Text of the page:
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article imageEncouraging millennials to save with new tech: Q&A Special

By Tim Sandle     Aug 5, 2018 in Business
While some millennials have poor saving records overall, many are investing their savings in the stock market. To boost investment, however, companies need increase corporate social responsibility.
Millennials, it seems, will not simply invest in a company because it’s stock prospects look good. Millennials are interested in what the company is and what it stands for. In turn, companies can, according to Denis Globa, CEO of TradingView, make themselves more attractive to millennial investors by increasing corporate social responsibility and leveraging online communities.
Millennials grew up with endless access to information, making them more aware of social issues and allowing them to get to know companies through social media. This means that big companies as well as investing platforms need to change tactics.
To understand this shift more fully, Digital Journal spoke with Denis Globa, CEO of TradingView.
Digital Journal: There's a perception that millennials don't save much of their income. Is this true?
Denis Globa: I would say that's generally true. People who don't have much money tend to save less. Plus, the millennials are putting more emphasis on experiences than owning things. It's the age of experience where many products are digital products - not something you can touch, but still useful and enjoyable. Many are licensed rather than owned, and people are comfortable with that.
DJ: When millennials save, where do they tend to put their money?
Globa: I'd say relatively small income savings accounts where it's easy to move money in and out. They also tend to invest in simple stocks through companies like RobinHood.
DJ: What can be done to attract millennials to invest more?
Globa: Making investing easier and more understandable will attract more millennials to the stock market. The experience of buying a stock should be as easy as getting something from Amazon or buying a game online.
DJ: Do millennials have a strong brand identity?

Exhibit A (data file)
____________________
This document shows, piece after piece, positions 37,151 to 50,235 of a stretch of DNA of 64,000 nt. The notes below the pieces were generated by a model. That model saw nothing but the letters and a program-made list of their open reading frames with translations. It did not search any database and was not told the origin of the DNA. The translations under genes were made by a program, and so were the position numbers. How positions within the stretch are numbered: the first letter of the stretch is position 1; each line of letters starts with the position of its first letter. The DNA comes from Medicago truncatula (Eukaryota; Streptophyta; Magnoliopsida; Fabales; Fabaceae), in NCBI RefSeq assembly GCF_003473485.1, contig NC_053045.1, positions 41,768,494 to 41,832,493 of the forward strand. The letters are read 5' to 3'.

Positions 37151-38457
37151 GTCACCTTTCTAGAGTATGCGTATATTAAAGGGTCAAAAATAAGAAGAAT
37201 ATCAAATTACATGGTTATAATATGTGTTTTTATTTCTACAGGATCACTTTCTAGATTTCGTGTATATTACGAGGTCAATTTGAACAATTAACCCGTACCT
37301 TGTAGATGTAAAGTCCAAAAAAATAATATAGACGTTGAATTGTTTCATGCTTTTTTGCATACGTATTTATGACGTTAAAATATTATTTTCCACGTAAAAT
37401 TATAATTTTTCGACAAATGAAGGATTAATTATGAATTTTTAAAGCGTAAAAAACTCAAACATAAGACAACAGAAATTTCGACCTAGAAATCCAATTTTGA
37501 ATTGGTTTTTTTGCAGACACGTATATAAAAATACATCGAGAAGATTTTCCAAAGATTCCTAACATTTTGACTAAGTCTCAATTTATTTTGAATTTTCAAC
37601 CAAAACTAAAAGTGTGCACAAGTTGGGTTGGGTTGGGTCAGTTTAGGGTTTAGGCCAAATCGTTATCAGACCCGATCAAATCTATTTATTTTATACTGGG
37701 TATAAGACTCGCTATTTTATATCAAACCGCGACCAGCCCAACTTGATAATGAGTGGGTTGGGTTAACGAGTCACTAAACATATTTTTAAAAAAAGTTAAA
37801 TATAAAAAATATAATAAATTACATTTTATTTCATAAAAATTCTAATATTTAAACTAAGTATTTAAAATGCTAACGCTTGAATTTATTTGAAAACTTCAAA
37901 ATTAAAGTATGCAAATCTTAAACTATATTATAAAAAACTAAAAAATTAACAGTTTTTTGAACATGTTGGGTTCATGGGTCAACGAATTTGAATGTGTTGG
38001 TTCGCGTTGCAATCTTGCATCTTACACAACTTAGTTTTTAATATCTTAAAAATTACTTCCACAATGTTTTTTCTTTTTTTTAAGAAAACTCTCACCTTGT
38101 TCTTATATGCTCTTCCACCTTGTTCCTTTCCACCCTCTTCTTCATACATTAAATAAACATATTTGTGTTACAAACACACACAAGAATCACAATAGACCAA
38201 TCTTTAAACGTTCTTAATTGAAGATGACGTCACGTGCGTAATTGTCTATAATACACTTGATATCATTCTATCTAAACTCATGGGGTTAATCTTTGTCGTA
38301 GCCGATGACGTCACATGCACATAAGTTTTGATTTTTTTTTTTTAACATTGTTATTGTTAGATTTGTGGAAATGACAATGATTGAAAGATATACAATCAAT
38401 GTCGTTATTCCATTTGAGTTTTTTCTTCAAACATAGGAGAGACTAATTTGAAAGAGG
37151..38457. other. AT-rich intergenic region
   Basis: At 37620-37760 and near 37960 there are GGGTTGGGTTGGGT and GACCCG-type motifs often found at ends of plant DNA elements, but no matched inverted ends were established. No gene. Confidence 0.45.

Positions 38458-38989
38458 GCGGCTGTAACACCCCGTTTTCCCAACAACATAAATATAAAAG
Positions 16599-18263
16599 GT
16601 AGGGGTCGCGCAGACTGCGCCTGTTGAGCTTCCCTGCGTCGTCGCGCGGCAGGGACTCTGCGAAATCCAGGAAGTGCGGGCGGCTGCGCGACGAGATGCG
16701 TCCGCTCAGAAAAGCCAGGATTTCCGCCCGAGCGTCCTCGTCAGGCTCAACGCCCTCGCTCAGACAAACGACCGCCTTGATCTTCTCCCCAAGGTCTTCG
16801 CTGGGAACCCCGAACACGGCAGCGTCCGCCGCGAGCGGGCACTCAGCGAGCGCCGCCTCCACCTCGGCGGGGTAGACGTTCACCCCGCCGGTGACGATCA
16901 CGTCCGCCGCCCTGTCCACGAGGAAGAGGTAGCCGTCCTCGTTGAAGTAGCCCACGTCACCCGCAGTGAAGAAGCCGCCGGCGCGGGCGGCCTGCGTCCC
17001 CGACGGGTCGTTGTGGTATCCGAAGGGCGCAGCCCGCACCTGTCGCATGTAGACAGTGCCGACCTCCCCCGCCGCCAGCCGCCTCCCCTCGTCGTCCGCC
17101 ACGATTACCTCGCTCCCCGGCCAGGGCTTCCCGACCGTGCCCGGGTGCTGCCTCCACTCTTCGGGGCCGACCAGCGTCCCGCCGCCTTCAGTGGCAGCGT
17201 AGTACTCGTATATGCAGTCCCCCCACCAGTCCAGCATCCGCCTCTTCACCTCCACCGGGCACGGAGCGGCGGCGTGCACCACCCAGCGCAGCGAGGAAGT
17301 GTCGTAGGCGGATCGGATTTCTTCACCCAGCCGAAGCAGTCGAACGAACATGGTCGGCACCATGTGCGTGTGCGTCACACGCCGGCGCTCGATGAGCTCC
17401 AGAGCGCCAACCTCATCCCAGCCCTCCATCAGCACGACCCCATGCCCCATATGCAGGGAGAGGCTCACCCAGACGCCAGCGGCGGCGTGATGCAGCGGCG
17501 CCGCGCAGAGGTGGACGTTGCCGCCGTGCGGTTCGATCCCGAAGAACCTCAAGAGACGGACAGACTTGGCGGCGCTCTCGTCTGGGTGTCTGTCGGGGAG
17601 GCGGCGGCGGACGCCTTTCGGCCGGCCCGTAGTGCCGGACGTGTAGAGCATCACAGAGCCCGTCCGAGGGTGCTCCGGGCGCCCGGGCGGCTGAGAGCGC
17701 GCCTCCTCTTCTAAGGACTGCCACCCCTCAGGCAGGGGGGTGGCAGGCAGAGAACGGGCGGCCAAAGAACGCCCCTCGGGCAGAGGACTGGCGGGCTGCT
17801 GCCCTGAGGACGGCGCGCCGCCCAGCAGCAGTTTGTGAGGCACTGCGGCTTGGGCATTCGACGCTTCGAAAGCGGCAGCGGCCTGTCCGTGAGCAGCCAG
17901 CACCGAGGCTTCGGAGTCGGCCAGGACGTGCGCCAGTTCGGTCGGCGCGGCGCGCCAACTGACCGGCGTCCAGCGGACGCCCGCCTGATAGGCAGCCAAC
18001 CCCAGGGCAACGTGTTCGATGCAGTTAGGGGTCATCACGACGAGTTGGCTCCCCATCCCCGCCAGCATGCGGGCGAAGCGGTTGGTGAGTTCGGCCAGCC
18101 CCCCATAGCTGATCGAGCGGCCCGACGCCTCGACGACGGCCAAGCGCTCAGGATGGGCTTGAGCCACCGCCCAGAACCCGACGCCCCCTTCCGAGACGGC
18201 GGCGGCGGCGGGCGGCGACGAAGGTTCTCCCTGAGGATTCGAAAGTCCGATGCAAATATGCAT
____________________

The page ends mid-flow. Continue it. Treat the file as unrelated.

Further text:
Globa: Millennials have more of a strong product identity. With many industries having closely competing products - think phones or clothes - sticking to a single brand is almost meaningless as there are hundreds out there. It doesn't impress anyone if you always stick with a Xiaomi phone and Ralph Lauren shirts - it just doesn't matter. However, finding a great product amidst the hundreds and buying it based on the value it provides - whether it's an unusual design of a shirt or a phone that outperforms the iPhone at half the price - is more of an identity.
DJ: What are the types of companies that millennials want to invest in?
Globa: People always tend to invest in companies that they've heard of or at least know what they do. Brands that are at the forefront of attention, and hopefully performing well, attract fans of the product who support the company through stocks.
DJ: How did you come to set up TradingView?
Globa: We saw an opportunity, a void, a chance to make something better. There are thematic online communities and great products for many industries, such as Dribbble, GrabCAD, Reddit, Imgur, etc., but there was nothing like that for the financial world.
DJ: How important is it to have an engaging platform?
Globa: It's incredibly important. Would you rather use iOS or DOS? Engaging comes in the form of careful design and powerful features. However, the features need to be easy to use and somewhat hidden.
You don't want users to get overwhelmed with all the options and buttons they don't necessarily need, but you still want them accessible in case users do need them. You need something that can't break. Would you as a common user of Google rather dig through support websites and correct the registry to something Windows-based or just open a website that always works? It depends on the functionality. When you have ease of use and functionality, you have a home run.
DJ: What types of technology does TradingView use?
Globa: We use over 300-500 different ones. Our main ones are Javascript, HTML5 and Python. We use different technology for various parts of the product - from managing databases to passing and storing market data for hundreds of thousands of tickers that may have 100 updates per minute or five updates per second. We have more than eight million people per month and tens of thousands working on the site at any given time. It takes a lot of framework to make something run smoothly.
DJ: Who is your core market?
Globa: We aim to help individual traders and investors, and more specifically, people who don't do it for a living but are managing their own money and are looking to learn more and improve.
DJ: How do you differ from your competitors?
Globa: TradingView fits between three spheres of influence: traditional online news portals with simple charts (MarketWatch, Wall Street Journal), online charting websites that don't have much beyond charts (Stockcharts, Finiz), and social places with no news or charts (Twitter, Stocktwits, forums, message boards). We take the best of the three worlds and ply it into one congruous piece that is powerful, east to use and adds value.
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